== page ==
Rough sleeping is the most extreme and literal form of homelessness. It includes all kinds of living without access to conventional dwellings such as sleeping in cars, derelict buildings, tents, swags and other types of improvised shelter.
Over the course of a year, many thousands of Victorians find themselves sleeping rough, including on city streets and in parks/gardens, carparks, sporting grounds, bushland areas and coastal reserves. Approximately 8,600 people in these circumstances seek help from government-funded specialist homelessness services.
Rough sleeping is a statewide issue. While it is more visible in Melbourne’s central business district, just as many people are sleeping rough in suburban Melbourne and country Victoria, where it may also be experienced and perceived differently.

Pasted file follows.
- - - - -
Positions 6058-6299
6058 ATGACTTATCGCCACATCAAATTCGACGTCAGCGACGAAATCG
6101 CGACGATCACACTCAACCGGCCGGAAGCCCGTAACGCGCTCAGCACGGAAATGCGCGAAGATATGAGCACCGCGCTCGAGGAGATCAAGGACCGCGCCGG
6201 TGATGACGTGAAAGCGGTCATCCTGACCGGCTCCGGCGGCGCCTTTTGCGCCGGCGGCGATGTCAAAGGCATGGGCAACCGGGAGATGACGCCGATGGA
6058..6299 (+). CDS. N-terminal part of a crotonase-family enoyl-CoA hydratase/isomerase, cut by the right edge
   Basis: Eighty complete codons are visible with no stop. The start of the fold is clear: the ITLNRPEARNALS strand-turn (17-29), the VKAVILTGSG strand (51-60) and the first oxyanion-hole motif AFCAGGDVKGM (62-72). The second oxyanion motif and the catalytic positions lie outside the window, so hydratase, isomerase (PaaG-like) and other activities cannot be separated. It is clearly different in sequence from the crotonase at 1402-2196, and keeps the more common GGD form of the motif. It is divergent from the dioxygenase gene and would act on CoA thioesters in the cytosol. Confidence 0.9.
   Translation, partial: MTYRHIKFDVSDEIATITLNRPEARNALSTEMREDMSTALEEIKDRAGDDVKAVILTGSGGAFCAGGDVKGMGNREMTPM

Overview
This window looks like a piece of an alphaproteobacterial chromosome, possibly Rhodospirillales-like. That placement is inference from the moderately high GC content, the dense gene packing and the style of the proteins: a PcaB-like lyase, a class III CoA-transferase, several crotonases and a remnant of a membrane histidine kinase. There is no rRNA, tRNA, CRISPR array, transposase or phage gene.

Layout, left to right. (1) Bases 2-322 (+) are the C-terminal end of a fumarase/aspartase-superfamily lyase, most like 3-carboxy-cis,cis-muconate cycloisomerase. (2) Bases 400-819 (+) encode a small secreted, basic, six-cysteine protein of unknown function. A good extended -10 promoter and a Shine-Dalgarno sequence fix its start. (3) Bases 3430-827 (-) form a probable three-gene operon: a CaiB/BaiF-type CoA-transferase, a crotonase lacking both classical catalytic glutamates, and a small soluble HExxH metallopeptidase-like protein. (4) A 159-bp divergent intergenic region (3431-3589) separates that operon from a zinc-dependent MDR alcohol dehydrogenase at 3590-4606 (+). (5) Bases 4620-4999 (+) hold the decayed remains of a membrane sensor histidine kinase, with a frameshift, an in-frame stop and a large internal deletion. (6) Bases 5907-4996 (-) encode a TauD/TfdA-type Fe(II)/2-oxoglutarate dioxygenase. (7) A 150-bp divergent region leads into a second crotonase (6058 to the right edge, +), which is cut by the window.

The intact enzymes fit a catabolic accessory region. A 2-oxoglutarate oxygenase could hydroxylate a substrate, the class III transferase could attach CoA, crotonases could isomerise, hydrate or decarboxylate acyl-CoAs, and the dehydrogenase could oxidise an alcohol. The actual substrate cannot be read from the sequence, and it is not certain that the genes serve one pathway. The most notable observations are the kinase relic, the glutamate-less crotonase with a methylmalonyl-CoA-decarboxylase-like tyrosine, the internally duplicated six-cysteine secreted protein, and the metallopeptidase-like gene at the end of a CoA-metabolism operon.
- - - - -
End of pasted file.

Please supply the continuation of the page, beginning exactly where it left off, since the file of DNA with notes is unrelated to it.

Rough sleeping can be experienced by anyone – single adult men and women, and families with dependent children – with some groups more vulnerable such as Aboriginal Victorians, young people, older people and LGBTIQ+ people. Those who sleep rough are among the most vulnerable and disadvantaged members of the community. They experience a range of harms – such as violence, extreme weather conditions and poor diet – with lasting impacts on their health and wellbeing that can worsen over time.